And, guessing by the preponderance of the usage of those three famous little words on tombstones around the world, and probably on English-speaking planets all around the galaxy, I'm guessing the quote is being used here in much the same way.

Friday, September 27, 2013

36044. Joseph Litchfield

I've spent a lifetime, or at least an adult lifetime, driving by the Beechwood Cemetery in Cohasset, Massachusetts, without stopping to say hello. Whether I've been on my way from Hull to Scituate via back roads (a seriously bad habit of mine, avoiding well-trodden paths), seeking the back entrance to Wompatuck State Park or looking for viewing access of the Aaron River Reservoir, I've passed in stony silence, garnering the same in return.

I have to say, though, after walking it, it seems as if we've already met a thousand times. A Litchfield in Cohasset? Who'd a thunk it? The names were as familiar as expected to someone who lived in the neighboring towns for most of his life. So, too, were the three little letters etched beneath the name of Joseph W. (and on the other side of the marker, beneath the name George A.: G.A.R.

Union veterans served at the right time for the formation of a brotherhood-type organization. In Victorian age America transportation and communication systems were the best they had ever been, and idle time was in fashion. People could gather like never before, for fun and shared experiences with people of similar interests or common backgrounds. So it was with the men who fought for the North in the Civil War, the members of the Grand Army of the Republic.

In Joe Litchfield's day (although there are probably ten to twelve still living in Cohasset and Scituate today!) the three little letters spoke volumes, though, sadly, today they don't inspire as much reverence as they should. Joe served aboard the USS Minnesota as a sailor, seeing some "fearsome fighting," according to the 1893 Cohasset town history. George served with Company F, 32nd Massachusetts Volunteer Infantry Regiment, and obviously died during the conflict.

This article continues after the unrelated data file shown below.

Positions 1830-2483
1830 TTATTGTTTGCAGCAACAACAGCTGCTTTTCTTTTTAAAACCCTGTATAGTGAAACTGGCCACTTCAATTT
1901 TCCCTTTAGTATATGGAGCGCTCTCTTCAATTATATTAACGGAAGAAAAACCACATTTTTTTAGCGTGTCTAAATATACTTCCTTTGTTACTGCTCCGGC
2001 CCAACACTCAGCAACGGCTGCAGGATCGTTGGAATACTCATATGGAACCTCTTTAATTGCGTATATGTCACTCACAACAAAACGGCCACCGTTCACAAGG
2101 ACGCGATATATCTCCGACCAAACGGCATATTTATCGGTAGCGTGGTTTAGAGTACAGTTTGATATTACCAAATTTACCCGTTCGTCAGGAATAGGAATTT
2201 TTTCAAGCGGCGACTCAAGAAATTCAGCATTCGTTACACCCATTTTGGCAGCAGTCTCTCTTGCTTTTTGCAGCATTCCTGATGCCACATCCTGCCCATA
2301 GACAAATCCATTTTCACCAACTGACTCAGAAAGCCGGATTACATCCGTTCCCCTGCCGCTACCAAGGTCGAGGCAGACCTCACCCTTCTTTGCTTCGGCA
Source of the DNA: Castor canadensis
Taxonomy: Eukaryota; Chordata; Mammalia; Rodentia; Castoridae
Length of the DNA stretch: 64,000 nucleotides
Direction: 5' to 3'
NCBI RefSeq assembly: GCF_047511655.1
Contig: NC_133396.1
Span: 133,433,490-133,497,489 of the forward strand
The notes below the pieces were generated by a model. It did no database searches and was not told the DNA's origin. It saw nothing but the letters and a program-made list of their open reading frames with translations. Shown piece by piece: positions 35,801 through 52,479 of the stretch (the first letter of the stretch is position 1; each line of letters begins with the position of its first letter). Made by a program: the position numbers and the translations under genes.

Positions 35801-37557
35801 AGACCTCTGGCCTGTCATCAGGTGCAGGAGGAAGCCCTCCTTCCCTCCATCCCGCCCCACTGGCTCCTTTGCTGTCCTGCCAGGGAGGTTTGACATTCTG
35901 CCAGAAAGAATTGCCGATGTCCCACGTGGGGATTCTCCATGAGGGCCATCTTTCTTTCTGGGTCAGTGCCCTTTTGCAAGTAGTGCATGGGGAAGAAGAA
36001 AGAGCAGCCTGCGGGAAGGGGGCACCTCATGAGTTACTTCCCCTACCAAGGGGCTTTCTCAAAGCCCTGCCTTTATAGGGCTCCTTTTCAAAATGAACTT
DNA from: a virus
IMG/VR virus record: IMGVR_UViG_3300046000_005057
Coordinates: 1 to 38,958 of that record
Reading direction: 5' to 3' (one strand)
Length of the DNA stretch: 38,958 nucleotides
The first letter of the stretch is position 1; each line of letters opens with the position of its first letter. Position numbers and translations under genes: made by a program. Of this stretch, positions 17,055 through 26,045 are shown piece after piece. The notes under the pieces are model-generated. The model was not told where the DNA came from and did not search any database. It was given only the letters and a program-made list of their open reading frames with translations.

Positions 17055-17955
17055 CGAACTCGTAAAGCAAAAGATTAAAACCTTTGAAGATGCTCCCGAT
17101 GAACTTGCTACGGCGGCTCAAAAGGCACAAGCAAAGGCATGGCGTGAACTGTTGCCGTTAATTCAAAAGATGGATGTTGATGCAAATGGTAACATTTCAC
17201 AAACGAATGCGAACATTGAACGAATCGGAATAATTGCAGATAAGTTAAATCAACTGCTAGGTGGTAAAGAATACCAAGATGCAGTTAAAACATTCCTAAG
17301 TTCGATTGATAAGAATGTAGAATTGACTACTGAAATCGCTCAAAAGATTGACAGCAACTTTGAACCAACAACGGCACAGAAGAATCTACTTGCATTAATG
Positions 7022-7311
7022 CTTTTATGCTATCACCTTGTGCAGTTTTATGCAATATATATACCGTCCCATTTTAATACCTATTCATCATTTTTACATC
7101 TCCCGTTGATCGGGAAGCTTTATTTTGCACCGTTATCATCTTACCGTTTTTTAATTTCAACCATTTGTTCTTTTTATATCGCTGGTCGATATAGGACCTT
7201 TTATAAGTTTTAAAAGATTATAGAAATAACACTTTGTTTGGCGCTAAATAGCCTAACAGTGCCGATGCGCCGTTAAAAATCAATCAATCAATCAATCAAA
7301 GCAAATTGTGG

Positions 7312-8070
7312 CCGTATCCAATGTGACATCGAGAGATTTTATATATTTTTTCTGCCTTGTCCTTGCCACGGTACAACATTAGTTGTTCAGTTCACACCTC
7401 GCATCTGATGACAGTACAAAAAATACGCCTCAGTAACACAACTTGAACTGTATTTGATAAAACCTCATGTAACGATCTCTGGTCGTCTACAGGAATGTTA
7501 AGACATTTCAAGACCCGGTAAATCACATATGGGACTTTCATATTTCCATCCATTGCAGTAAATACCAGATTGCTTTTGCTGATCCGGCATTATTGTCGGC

G.A.R.: three little words we should never forget, but mostly have.

Thursday, September 26, 2013

35687. Mary Jane Robbins

You just have to add six words - three before and three after - to fully understand the chosen words of Mary Jane Robbins, "More than all the jelly beans." Add "I love you" and "in the world" to the beginning and end, and you'll see what I mean.

As if that weren't enough, the family added an open jar of jelly beans in the upper left corner. Sweet! I hope she's not buried next to President Reagan.

Wednesday, September 25, 2013

35490. Lawrence Gilligan

In a weird way, I was hoping there was nothing written on the verso side of Gilligan's stone. I was really hoping, with most of my might (not all), that he was just Gilligan. The Gilligan. Little Buddy.

Alas, he was Lawrence Gilligan.

That's no fault of his own. History is somewhat replete with famous Gilligans, some of whom played soccer in England, at least one who was an author, and then there was John Joseph Gilligan, a U.S. Marine who earned a Silver Star and had a Navy ship named in his honor. That's some street cred right there.

Yet, if you asked the average American on the street to tell you who Gilligan was, they would inevitably come out with the enigmatic single-named first mate of Captain Jonas T. Grumby's Minnow. Red shirt, white pants, white cap. I refrained from what would have been a faux pas when I stopped myself from whomping the top of the stone with my hat, a la the Skipper. It was the only homage I could think of at the moment, but it was not appropriate at all. That was another Gilligan.